SAN FRANCISCO: U.S. stocks finished mostly higher Monday, after data showing activity in the manufacturing sector rose to its highest level in four months, but closed off session highs as traders reacted to Federal Reserve Chairman Ben Bernanke’s comments on monetary policy.
The Nasdaq composite fell for a second straight session as most technology stocks gave up early gains.
“I don’t see a lot of conviction or breadth” in U.S. equities trading, said Matthew Tuttle, chief investment officer at Tuttle Wealth Management LLC. “I would be a little concerned about [Tuesday] barring any new good news out of somewhere before we open.”
The Dow Jones industrial average closed up 77.98 points, or 0.6 percent, at 13,515.11. It added to gains immediately after the manufacturing data, rising by as much as 161 points, but the blue-chip benchmark gave up much of that rise following a speech by Bernanke in Indianapolis, after which he took audience questions.
Shares of UnitedHealth Group Inc., up 1.9 percent, and American Express Co., up 1.5 percent, led the Dow’s gainers.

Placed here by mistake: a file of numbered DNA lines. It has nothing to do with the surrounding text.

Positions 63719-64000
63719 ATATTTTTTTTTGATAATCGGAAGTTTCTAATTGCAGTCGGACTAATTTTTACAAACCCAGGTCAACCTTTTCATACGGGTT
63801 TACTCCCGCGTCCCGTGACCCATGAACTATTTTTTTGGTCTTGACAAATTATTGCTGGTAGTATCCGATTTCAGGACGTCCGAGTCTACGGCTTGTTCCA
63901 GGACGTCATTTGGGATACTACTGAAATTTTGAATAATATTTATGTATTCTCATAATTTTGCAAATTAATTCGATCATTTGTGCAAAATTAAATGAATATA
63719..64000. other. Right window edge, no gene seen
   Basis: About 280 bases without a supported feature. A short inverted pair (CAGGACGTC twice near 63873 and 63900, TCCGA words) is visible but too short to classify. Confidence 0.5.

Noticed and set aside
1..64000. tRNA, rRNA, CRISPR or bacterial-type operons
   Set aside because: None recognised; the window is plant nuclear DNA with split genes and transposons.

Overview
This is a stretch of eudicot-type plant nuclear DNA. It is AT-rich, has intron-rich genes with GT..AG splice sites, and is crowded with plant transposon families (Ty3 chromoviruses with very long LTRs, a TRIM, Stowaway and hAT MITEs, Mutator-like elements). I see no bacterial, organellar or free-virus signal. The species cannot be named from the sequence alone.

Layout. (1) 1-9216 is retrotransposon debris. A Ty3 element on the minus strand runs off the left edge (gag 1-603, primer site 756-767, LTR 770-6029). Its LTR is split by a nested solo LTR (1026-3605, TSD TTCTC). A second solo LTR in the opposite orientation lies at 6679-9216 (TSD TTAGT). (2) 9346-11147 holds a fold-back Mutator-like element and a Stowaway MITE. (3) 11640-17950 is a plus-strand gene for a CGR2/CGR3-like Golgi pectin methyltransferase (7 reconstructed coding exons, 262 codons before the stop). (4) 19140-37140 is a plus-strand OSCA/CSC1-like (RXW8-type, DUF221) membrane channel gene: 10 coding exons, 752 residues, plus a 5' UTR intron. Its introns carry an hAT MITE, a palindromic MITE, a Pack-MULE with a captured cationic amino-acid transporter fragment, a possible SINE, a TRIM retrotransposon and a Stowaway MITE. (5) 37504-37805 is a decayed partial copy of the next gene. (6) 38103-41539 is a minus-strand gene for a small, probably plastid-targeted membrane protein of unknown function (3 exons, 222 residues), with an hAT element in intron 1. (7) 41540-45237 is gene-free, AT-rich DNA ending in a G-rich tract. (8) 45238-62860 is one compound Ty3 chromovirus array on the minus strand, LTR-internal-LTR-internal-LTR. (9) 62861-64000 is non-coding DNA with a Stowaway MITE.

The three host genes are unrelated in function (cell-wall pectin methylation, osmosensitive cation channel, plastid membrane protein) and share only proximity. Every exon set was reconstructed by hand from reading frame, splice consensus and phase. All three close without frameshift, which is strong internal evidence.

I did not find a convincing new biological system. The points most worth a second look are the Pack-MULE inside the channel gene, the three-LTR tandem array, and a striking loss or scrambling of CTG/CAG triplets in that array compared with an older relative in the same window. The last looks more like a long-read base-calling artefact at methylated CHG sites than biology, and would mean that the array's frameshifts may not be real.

The S&P 500 index gained 3.82 points, or 0.3 percent, to 1,444.49. The consumer staples and health-care sectors led the advance on the index.
The Nasdaq composite closed modestly lower, down 2.70 points, or 0.1 percent, at 3,113.53. Shares of Apple Inc., the index’s biggest component, fell 1.2 percent.
Seasonal factors provided some support to equities Monday. The “first day of the month tends to be pretty powerful as people pour money into 401(k)s,” and money managers are “getting crushed by their benchmarks so they are being forced into a ‘risk on’ position,” said Tuttle.
In his speech to the Economic Club of Indiana, Bernanke attempted to answer some of the fierce criticism and public unease facing the Fed’s third round of bond purchases.
Bernanke tried to demystify the purchases, saying the basic monetary policy strategy “is the same as it has always been.”
“The difference is that, with short-term interest rates nearly at zero, we have shifted to tools aimed at reducing longer-term interest rates more directly,” he said.
Charles Plosser, president of the Federal Reserve Bank of Philadelphia, said last week that the Fed’s third round of quantitative easing, announced last month, is unlikely to result in much benefit for growth or employment. The comments poured cold water on the idea that Bernanke has built a broad consensus among his Fed colleagues.